It will come down to a moment; most Origins do.
A burst of energy, a desperate lunge or the perfect execution of a skill – every sinew coming together, if you will – that will not only define a champion but become part of rugby league folklore for decades to come.
Cooper Cronk lives for such moments.
The Queensland halfback played just nine minutes of the two matches won by the Blues to clinch the series last year before he returned to engineer a Maroons victory in Game Three.
Talk to former greats of the game, those who have shared these some stages in years past, and they describe these two teams as among the most evenly matched in Origin history, making those moments matter even more.
"Every moment is vital; every small moment is so crucially important in the big games," Cronk said during the lead-up to Game Three.
"I've always believed that whether it's a grand final or an Origin decider.
"The smallest parts of the game become extraordinarily important.
"I think that's what Origin is about. It comes down to moments."
Having recovered from a broken arm to take his place in Game Three last year Cronk has had to work overtime to be fit for Wednesday night as he recovers from a minor knee injury that kept him out of Game Two in Melbourne.
With match-winning field goals in Game One this year as well as in 2012's Game Three decider, coach Mal Meninga is delighted that a man who thrives when the pressure is at its greatest is back to guide his troops around the park.
Since Origin began in 1980, 47 matches have been decided by six points or less, making cool-hand Cooper a valuable asset.
"They're the moments you play for. As any person in whatever career you're in, you're looking for those special moments, those big moments that test your character and test who you are as a person," said Meninga on match eve.
"Cooper thrives on that and that's why he's been such a great player over a long period of time and why teams that he plays in are successful because he drives that.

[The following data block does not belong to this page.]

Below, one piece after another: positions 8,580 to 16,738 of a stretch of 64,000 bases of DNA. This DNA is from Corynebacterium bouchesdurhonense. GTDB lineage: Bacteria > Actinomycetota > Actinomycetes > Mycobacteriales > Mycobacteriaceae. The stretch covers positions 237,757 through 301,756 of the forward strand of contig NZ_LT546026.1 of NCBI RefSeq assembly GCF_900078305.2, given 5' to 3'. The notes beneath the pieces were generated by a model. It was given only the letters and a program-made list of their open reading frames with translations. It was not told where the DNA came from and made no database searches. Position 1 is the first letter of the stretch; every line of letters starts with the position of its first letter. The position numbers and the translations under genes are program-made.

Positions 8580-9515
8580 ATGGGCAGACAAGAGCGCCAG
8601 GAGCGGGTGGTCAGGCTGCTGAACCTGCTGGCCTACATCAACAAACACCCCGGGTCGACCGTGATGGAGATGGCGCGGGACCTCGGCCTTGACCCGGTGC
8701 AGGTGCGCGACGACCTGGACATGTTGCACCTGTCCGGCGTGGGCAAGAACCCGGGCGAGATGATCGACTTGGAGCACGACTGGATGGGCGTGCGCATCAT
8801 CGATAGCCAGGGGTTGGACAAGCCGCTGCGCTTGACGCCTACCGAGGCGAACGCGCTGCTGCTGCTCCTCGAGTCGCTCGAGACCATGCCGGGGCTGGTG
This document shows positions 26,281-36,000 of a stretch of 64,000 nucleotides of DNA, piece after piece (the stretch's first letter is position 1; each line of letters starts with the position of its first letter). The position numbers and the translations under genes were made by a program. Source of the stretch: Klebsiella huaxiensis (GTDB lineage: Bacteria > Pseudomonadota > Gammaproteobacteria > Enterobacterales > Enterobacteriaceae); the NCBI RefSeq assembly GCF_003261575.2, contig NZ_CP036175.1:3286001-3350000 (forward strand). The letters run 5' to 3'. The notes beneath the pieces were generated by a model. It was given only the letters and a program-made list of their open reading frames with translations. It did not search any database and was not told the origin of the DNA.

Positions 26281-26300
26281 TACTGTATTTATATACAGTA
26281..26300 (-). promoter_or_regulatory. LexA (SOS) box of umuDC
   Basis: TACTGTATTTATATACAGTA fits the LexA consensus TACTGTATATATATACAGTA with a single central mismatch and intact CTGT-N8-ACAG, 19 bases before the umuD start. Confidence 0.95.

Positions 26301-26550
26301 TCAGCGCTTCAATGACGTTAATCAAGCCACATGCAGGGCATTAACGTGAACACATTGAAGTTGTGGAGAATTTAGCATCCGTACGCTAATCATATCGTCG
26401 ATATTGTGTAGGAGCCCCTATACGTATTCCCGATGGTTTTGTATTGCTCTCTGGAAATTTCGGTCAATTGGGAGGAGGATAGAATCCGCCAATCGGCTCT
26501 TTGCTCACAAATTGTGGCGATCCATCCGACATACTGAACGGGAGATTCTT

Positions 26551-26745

"He drives that inspiration and he loves to be tested."
When Cronk slotted the winning field in Game One from 31 metres out with less than seven minutes still to play it was his Storm teammate Cameron Smith who put the pass in perfect position from dummy-half so that Cronk could coolly slot the kick at goal.
Now in their 10th season in first grade together and having played 14 Origins for Queensland, Cronk said that he and Smith have developed an understanding that in the heat of the battle doesn't even require words.
"It definitely helps in the moments, particularly in the big games, when you don't really have to communicate," said Cronk. "It's just a reaction, the body language, that I'm going to do this or that.
"To be fair I know what he's going to do before the defence does and vice versa because we do it Monday to Friday 400 times and then do it again on the weekend.
"You guys talk about combinations like with Johnathan but with Cameron, the fact is when those moments come I can see Cameron's body language.
"He's leaning left but he's actually going to come right; he might see the ball in my right hand but I'm going to kick left or something like that."
In an Origin moment, that could make all the difference.